There are golden eagles nesting on the cliffs and you can see how easy it was for them to find a nest site here. The Horny Hollow Trail forks off from the main trail but it’s closed seasonally when the birds are nesting. It was closed when we were there but I saw eagles flying above the highest cliffs in the distance.
I heard and saw quite a few songbirds on this hike in April. The list of species seen includes Townsend’s solitaire, black billed magpie, mountain chickadee, Brewer’s sparrow, and western meadowlark. It was nice to hear some of these songsters again.
As temperatures begin to warm up, the high desert starts its wildflower show. We saw big showy arrowhead balsamroot, purple phlox and rock cress, delicate pink prairie stars, yellow fiddleneck, larkspur, and white miner’s lettuce. After a particularly hard winter we were grateful to see these bursts of color.
This trail passes through Bureau of Land Management (BLM), Crooked River National Grassland, and Oregon Department of Fish and Wildlife land. There is no fee to use the trail and there’s a good parking area at the trail head.
Here is a BLM map that shows the Otter Bench trail:
Here are driving directions from BLM:
Directions to Otter Bench Trailhead from Highway 97 From Highway 97, just north of Terrebonne, turn left on to Lower Bridge Road (Sign with left arrow says “Crooked River Ranch”). After 2 miles turn right on 43rd St. After 1.7 miles turn left on Chinook Dr. After 5 miles (including a steep descent), go straight on to Horny Hollow Rd (do not take Chinook back up the switchback) Go 1.7 miles to the end of the pavement and park there.
When you go outside into parts of the 135-acre property, you will be able to visit various exhibits. The Autzen Otter area is being renovated and won’t be open again until sometime in the spring of 2016. Be sure to stop by to see the entertaining otters once the exhibit reopens.
Keep going around the trail and make a brief stop at the wildlife viewing area. Here you might get a glimpse of woodpeckers, nuthatches, chickadees, squirrels, and chipmunks. You might get lucky and spot a hawk or owl waiting to get a snack.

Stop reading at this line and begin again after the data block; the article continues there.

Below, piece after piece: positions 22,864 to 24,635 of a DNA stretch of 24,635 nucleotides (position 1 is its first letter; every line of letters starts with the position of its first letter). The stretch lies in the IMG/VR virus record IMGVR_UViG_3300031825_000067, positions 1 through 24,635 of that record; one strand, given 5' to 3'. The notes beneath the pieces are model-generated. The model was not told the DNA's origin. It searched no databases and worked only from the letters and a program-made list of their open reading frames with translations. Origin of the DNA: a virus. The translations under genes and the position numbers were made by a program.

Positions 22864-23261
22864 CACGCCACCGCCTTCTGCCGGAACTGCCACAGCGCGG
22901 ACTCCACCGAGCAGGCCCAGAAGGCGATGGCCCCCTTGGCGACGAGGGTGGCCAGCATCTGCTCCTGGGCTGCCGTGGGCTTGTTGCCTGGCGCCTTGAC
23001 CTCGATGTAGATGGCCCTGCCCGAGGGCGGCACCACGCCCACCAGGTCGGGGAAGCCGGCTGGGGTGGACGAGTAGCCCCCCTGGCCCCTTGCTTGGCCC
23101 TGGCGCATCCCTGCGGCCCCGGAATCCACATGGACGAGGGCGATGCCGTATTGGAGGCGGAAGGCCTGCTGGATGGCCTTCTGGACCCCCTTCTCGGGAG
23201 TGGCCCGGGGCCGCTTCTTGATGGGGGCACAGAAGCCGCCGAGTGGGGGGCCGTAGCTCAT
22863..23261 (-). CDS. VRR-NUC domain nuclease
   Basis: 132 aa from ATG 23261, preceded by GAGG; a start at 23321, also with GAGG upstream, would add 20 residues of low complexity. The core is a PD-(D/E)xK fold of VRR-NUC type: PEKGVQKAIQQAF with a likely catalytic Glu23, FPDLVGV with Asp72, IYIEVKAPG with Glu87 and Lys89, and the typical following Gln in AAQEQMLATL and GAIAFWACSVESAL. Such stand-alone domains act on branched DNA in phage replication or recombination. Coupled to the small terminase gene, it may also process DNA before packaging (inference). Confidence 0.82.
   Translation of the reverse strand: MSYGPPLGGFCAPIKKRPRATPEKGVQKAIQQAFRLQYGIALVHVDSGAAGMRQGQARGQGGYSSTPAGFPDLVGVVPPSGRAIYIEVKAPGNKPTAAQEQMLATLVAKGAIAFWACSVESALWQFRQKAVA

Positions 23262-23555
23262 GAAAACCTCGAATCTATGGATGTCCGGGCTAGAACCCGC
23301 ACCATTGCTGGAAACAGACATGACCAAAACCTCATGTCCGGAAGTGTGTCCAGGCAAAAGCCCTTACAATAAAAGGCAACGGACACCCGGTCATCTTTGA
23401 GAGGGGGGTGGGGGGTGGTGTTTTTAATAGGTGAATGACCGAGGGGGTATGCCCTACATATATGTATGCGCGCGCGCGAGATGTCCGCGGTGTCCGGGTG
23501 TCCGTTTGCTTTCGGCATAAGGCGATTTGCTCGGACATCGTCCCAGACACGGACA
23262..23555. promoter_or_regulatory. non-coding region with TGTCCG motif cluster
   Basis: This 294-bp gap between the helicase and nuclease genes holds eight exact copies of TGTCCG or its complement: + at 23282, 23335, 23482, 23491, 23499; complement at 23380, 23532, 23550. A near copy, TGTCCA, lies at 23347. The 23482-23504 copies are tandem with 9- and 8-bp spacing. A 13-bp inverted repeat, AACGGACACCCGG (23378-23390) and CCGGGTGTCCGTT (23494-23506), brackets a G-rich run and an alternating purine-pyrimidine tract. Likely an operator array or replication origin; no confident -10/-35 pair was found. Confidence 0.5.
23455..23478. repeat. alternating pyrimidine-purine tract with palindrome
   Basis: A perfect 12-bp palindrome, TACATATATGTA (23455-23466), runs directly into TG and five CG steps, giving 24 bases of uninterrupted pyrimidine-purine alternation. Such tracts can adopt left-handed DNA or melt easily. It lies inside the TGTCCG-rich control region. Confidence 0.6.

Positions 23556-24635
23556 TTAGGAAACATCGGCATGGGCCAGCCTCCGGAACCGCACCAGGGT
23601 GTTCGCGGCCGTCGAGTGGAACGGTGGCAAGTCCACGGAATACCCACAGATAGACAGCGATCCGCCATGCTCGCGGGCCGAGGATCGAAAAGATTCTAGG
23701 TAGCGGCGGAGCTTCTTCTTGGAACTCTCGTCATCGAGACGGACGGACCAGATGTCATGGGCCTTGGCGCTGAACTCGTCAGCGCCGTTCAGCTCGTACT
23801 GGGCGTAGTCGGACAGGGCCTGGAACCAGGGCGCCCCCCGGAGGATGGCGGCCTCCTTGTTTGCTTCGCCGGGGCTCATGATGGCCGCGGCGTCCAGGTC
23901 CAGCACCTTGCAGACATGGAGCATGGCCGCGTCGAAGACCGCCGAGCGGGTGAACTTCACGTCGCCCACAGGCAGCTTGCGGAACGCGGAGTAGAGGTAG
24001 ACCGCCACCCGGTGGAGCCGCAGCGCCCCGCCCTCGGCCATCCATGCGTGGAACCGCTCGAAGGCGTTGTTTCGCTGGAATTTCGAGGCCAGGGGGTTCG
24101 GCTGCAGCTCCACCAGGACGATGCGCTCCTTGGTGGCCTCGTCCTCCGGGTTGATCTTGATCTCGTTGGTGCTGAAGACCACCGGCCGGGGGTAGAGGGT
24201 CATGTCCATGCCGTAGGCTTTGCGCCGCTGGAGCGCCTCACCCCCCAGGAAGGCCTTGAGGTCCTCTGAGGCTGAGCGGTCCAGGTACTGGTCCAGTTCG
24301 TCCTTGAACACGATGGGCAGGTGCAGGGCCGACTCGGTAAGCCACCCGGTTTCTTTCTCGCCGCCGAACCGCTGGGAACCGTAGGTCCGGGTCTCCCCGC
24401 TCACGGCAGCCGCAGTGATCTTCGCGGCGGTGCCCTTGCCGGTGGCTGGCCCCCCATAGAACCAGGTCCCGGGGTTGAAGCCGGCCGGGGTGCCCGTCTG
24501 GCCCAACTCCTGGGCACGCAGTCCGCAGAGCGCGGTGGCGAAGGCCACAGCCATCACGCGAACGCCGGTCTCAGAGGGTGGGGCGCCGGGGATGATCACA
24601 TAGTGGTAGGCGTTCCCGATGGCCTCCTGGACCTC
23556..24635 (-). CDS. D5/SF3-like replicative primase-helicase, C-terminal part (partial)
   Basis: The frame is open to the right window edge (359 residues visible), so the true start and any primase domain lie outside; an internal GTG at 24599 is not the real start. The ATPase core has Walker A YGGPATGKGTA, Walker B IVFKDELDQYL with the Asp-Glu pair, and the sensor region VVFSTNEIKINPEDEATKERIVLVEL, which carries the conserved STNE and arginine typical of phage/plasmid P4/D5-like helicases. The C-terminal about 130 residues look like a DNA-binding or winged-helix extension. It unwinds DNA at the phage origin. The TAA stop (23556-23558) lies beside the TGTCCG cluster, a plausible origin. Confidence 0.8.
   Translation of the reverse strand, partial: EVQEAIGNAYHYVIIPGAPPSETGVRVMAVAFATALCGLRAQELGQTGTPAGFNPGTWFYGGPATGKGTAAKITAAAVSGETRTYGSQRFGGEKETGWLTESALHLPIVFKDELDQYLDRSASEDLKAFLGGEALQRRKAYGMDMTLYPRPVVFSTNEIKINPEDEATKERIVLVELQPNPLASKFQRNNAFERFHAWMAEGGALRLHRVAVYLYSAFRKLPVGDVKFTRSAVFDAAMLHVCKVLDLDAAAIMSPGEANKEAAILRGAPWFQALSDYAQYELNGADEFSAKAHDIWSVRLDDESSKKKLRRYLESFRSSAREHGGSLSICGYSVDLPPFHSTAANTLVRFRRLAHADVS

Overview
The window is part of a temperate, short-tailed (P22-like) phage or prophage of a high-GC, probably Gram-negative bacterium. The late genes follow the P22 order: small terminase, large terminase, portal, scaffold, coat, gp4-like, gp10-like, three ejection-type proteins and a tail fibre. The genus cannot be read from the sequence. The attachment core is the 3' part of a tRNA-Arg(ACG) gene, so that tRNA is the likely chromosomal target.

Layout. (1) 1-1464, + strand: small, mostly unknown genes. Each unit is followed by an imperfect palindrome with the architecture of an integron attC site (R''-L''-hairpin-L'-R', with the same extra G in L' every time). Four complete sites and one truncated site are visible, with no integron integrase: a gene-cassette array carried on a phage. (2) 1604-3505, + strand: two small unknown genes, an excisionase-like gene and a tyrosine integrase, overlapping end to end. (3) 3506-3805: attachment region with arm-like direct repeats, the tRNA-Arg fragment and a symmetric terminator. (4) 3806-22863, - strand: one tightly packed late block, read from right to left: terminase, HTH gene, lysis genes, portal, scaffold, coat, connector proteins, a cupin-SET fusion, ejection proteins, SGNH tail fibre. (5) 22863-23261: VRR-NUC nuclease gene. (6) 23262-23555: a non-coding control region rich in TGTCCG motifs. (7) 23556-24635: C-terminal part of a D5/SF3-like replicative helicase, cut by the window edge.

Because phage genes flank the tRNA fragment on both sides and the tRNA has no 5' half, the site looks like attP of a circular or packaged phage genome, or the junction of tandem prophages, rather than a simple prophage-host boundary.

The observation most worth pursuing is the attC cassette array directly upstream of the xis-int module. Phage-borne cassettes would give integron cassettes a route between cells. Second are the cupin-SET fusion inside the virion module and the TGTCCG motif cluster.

The Wind, Earth, and Fire Trail is nearby and it shows how fire plays an important role in forest development. Keep following the trail and stop into the Changing Forests exhibit to learn about forests in the area.
Next you will see the Miller Family Ranch. The buildings there are built to show what a farm in 1904 would have looked like. Peek inside the cabin to see how a family lived and watch interpreters demonstrate life in those times. There’s also a barn, corral, chicken coop, saw mill, and even an outhouse. The woven wood corral is practical but also a work of art. You may see horses, donkeys, and chickens at the ranch.Continue reading
Tucked away in the pines south of Bend, you will find a magical place. The High Desert Museum may not be what you expect when you see the word “Museum” in its name. Yes, it does have artifacts in permanent and rotating exhibits but they are beautifully displayed in buildings that blend into the environment. There is much more to this place than traditional exhibits.
The rotating exhibits cover many facets of the high desert. In December of 2015, these included one on weather, one on sage grouse, and another on women of the American West. There are daily talks and demonstrations about nature and history related to exhibits at the Museum. The Museum also has people dressed in period clothing interpreting history and a small collection of desert wildlife.
One of the first things you see as you drive up the long driveway is the small High Desert Ranger Station. This was an actual station and it was built in 1933 and moved here in the 1980’s. It’s only open during the summer months.Continue reading